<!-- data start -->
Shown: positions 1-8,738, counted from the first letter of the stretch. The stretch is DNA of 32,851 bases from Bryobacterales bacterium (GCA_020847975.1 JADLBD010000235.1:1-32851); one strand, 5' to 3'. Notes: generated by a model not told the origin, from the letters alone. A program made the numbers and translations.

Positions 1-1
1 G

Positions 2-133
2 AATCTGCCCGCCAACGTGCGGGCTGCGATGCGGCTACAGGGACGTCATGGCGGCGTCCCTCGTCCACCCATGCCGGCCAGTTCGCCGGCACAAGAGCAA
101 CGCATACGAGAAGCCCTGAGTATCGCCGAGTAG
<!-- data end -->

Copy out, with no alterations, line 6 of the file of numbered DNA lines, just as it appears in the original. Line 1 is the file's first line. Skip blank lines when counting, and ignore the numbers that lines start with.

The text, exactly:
101 CGCATACGAGAAGCCCTGAGTATCGCCGAGTAG